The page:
Development will not create population compared to London borough say Hibernia
By Aideen O'Flaherty
TALLAGHT residents “need not be worried that residential development at Newlands will create a density of population that is comparable to that of the Boroughs of inner London”, according to a planning consultant.
As reported in The Echo last week, local community group Tallaght Community Council claimed, by their estimation, that the proposed population density of a 3,500-unit development at Newlands Farm would be comparable to the sixth most populated borough of London, Camden.
The site at Newlands between Kingswood and Clondalkin
The community group claimed that the plans for 3,500 dwellings on the 58-hectare site, with an approximate population of two people in each unit, would create a population density of 12,000 per km squared, while Camden has a population density of 12,035 people per km squared.
However, Hendrik W van der Kamp, the former Head of the Planning School in Technological University Dublin and a past president of both the Irish Planning Institute and the European Council of Spatial Planners, made a statement on behalf of Hibernia REIT about TCC’s claims.
Mr van der Kamp said: “[TCC’s] calculation is based on a density of 60 dwelling units per hectare with two occupants per unit.
“When making comparisons, it is important to compare ‘like with like’.
“Boroughs in London include a lot more than just residentially zoned land.
“For example, the lands at Newlands are compared with the Borough of Camden in central London.
“However, in addition to residential accommodation for its population of ca. ¼ million, the Borough of Camden accommodates a large public park of 320 hectares (Hampstead Heath), as well as three busy railway stations (Euston, Kings Cross and St. Pancras), not to mention the many business and retail premises dotted throughout the area.
“The population density in Camden Borough would be a lot more than the figure quoted (12,035 per sq km) if these uses were excluded.
“In fact, the population density of South Dublin County Council at the last census year of 2016 can be calculated to be 1,250 persons per sq km (278,767 population in an area of 223 sq km): one tenth of the figure for Camden Borough.”
Mr van der Kamp, who has also been consulted by the government on a number of occasions on planning matters and was a member of advisory groups of both the National Spatial Strategy and the National Planning Framework, added: “New homes bring new people which will lead to better facilities for the residents of Tallaght.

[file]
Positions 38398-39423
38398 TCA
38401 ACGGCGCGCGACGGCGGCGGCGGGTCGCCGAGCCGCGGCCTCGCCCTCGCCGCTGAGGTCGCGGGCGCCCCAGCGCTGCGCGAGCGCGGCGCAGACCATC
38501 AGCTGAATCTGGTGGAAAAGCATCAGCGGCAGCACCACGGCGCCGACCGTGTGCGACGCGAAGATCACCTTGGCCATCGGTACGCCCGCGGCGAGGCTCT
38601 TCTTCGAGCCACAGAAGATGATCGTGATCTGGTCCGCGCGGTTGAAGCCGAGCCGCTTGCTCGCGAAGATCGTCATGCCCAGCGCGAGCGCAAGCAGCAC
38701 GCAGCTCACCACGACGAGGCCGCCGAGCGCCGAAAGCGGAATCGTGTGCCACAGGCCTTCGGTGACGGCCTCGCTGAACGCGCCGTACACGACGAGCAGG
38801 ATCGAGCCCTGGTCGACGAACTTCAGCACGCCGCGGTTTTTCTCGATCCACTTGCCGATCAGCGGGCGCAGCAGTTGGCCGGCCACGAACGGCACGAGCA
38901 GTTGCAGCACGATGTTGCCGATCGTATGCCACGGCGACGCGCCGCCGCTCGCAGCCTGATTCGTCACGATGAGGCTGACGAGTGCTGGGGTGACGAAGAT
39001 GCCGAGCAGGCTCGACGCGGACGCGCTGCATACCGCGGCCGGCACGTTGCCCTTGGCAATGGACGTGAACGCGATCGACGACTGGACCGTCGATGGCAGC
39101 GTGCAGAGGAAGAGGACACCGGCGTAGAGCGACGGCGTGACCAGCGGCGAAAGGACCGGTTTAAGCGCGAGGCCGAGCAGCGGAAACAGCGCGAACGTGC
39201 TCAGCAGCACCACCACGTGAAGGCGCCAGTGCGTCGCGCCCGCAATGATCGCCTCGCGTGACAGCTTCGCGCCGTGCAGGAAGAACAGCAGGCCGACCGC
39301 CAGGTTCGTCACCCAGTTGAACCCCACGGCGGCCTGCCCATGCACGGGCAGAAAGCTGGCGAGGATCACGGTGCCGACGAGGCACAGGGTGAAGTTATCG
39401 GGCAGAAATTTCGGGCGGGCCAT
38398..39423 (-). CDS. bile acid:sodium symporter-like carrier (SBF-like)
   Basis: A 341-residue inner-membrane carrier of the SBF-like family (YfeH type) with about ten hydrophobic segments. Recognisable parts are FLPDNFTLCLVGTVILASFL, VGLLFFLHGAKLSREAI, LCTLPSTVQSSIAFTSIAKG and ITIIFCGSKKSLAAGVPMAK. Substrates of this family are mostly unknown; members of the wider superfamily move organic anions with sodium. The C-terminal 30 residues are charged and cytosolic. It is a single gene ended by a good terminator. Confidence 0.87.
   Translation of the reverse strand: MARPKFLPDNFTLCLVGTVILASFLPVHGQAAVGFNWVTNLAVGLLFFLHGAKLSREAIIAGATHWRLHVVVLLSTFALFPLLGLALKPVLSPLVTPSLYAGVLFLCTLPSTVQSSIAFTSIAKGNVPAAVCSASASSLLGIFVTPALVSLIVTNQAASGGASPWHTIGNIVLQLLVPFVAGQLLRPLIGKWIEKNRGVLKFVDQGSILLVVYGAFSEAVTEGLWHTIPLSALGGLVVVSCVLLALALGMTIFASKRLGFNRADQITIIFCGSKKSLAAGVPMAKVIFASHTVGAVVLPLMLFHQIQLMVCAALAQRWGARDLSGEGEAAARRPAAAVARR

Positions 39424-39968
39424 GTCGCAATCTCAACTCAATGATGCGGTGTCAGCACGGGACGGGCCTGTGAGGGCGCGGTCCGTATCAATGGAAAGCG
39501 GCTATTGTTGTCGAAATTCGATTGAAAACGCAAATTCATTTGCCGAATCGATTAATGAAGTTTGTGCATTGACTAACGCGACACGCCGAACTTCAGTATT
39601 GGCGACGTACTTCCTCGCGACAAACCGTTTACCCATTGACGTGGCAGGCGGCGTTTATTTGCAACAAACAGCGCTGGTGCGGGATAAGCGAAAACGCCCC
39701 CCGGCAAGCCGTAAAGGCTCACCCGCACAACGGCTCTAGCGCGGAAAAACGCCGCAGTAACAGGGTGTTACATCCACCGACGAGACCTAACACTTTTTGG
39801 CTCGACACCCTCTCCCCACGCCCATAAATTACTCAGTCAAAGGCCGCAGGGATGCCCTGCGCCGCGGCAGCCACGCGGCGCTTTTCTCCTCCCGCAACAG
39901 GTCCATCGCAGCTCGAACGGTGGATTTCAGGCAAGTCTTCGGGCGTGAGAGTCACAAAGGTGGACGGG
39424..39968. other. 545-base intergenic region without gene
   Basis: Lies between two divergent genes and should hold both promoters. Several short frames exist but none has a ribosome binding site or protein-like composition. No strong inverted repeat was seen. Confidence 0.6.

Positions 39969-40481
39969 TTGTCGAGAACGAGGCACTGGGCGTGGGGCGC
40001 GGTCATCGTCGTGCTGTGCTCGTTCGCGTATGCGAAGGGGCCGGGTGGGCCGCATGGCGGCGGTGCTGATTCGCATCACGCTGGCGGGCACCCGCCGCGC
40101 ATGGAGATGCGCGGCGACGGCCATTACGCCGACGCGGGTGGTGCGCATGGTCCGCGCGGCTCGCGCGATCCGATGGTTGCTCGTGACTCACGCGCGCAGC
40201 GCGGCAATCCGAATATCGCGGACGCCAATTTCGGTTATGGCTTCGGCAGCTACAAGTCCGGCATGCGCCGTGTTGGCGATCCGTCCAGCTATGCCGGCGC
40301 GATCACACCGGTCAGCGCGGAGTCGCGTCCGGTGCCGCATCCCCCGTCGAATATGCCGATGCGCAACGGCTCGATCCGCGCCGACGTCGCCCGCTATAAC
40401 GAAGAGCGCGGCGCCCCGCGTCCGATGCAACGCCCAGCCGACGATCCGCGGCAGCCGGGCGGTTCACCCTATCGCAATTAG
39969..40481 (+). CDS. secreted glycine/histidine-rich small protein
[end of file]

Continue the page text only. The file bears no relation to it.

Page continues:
“The zoning of residential land implies the provision of public open space, playgrounds and other facilities for local residents.
“For the residents in Kingswood for example, the zoning for residential development of Hibernia REIT’s landholding will achieve an expansion of the existing public park, new sports and community facilities, improved bus services and possibly an additional Luas stop.
“Neighbourhood shops and childcare facilities may also be of benefit.
“The zoning of agricultural land within Dublin City and Suburbs for residential development makes much sense in view of the Government Policy under Project Ireland 2040 to achieve 50 per cent of new housing within the cities and their suburbs.
“It is not likely that the landholding of ca. 58 hectares can be used in full for new homes, even if it is zoned residential.
“The readers of The Echo need not be worried that residential development at Newlands will create a density of population that is comparable to that of the Boroughs of inner London.”
According to figures provided by Hibernia, the projected population for the Newlands Farm development is 7,000, with a population density of 5,343.51 per km squared.
The Newlands Farm site is currently zoned for agricultural uses, however in order for planning permission to be considered the site will have to be rezoned for residential uses in the next South Dublin County Development Plan, for the period 2022-2028, which is currently under review.
By subscribing to The Echo you are supporting your local newspaper Click Here: Echo Online.